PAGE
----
With their experiments, Kubicek´s team in collaboration with scientists from the Medical University of Vienna, the Uppsala University, Enamine Kiev and the Max Planck Institute for Informatics in Saarbrücken proved that the CLOUD is the ideal set of compounds to develop screening assays and discover new applications for approved active ingredients. At CeMM, a number of key discoveries on new applications for approved drugs have already been made with the CLOUD. Furthermore, as shown in the current issue of Nature Chemical Biology, the CLOUD is ideal for finding new drug combinations. “In view of these successes, I would predict that this set of compounds will become world standard for all screening campaigns”, Stefan Kubicek emphasizes.


Marco P Licciardello, Anna Ringler, Patrick Markt, Freya Klepsch, Charles-Hugues Lardeau, Sara Sdelci, Erika Schirghuber, André C Müller, Michael Caldera, Anja Wagner, Rebecca Herzog, Thomas Penz, Michael Schuster, Bernd Boidol, Gerhard Dürnberger, Yasin Folkvaljon, Pär Stattin, Vladimir Ivanov, Jacques Colinge, Christoph Bock, Klaus Kratochwill, Jörg Menche, Keiryn L Bennett & Stefan Kubicek. A combinatorial screen of the CLOUD uncovers a synergy targeting the androgen receptor. Nature Chemical Biology, May 22, 2017. DOI:10.1038/nchembio.2382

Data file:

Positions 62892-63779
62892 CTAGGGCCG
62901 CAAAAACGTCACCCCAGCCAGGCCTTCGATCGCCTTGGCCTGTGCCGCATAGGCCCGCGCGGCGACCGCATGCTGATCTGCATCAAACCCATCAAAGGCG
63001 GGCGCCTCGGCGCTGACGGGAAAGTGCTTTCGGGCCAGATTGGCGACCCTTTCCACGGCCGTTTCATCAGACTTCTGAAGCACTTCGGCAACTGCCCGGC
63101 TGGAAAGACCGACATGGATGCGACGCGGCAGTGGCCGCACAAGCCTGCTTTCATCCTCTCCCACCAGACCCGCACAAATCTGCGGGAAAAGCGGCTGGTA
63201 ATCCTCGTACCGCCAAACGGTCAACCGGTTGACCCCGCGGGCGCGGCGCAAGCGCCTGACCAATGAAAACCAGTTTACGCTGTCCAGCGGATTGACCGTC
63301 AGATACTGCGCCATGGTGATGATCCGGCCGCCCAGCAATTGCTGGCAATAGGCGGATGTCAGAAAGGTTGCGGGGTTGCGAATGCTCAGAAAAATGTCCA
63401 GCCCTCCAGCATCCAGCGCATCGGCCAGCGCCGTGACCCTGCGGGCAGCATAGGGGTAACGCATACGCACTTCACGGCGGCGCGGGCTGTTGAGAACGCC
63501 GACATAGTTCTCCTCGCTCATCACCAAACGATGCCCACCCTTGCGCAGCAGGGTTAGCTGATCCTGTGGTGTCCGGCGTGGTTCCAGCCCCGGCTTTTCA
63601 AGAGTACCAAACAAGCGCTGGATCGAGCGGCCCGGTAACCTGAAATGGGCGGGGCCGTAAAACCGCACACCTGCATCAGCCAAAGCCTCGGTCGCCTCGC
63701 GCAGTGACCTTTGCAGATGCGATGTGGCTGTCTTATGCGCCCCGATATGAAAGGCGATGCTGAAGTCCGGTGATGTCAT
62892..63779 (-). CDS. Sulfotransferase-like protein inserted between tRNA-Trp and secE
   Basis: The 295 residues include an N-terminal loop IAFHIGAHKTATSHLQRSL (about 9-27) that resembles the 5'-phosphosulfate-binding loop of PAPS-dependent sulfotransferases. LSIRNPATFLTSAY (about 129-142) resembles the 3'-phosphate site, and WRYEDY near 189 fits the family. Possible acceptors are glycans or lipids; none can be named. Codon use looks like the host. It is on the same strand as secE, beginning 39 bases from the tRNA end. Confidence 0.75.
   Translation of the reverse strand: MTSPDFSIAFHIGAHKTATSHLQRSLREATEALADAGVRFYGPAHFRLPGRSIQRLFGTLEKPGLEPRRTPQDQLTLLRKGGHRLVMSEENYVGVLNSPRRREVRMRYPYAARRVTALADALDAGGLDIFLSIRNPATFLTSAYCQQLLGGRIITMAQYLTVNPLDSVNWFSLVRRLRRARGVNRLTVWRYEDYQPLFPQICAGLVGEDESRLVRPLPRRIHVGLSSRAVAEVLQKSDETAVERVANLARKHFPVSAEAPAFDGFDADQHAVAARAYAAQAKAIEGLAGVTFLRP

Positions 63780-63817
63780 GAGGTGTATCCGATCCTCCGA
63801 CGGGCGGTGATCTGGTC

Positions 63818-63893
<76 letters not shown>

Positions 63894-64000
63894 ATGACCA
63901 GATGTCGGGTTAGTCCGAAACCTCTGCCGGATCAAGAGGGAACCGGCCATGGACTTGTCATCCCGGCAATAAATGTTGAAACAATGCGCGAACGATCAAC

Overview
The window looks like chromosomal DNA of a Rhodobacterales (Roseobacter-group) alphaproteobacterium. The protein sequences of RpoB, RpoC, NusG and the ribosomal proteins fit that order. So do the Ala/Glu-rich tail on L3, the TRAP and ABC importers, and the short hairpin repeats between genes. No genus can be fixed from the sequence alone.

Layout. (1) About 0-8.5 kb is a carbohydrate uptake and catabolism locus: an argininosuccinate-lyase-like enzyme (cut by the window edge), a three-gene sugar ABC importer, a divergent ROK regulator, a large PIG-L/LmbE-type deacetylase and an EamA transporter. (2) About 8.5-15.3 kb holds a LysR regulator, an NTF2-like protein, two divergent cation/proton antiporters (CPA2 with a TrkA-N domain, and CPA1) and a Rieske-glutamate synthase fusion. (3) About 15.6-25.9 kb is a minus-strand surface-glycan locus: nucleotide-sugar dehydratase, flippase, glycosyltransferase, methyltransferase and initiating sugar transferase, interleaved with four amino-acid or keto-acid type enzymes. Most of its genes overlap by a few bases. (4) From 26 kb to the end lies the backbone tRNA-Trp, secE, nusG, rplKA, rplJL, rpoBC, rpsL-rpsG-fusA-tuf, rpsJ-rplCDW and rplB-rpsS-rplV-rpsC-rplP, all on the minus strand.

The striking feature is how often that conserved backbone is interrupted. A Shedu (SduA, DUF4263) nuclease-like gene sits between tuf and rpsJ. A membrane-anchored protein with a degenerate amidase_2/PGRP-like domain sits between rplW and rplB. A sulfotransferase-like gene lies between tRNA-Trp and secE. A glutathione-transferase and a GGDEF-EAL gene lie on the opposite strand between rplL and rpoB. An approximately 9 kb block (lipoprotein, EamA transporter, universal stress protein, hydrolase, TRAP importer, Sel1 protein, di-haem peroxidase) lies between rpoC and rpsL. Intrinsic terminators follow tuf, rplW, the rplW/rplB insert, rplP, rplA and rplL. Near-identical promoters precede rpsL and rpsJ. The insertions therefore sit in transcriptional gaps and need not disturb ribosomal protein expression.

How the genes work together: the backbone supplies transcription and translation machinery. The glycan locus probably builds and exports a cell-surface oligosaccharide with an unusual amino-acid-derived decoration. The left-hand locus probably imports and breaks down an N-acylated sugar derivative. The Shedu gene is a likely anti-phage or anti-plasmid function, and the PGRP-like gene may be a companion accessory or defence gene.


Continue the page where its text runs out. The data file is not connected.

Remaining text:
This study was supported by a Marie Curie Career Integration Grant, the Austrian Federal Ministry of Science, Research and Economy, the National Foundation for Research, Technology, and Development and the Austrian Science Fund (FWF).

May 16, 2017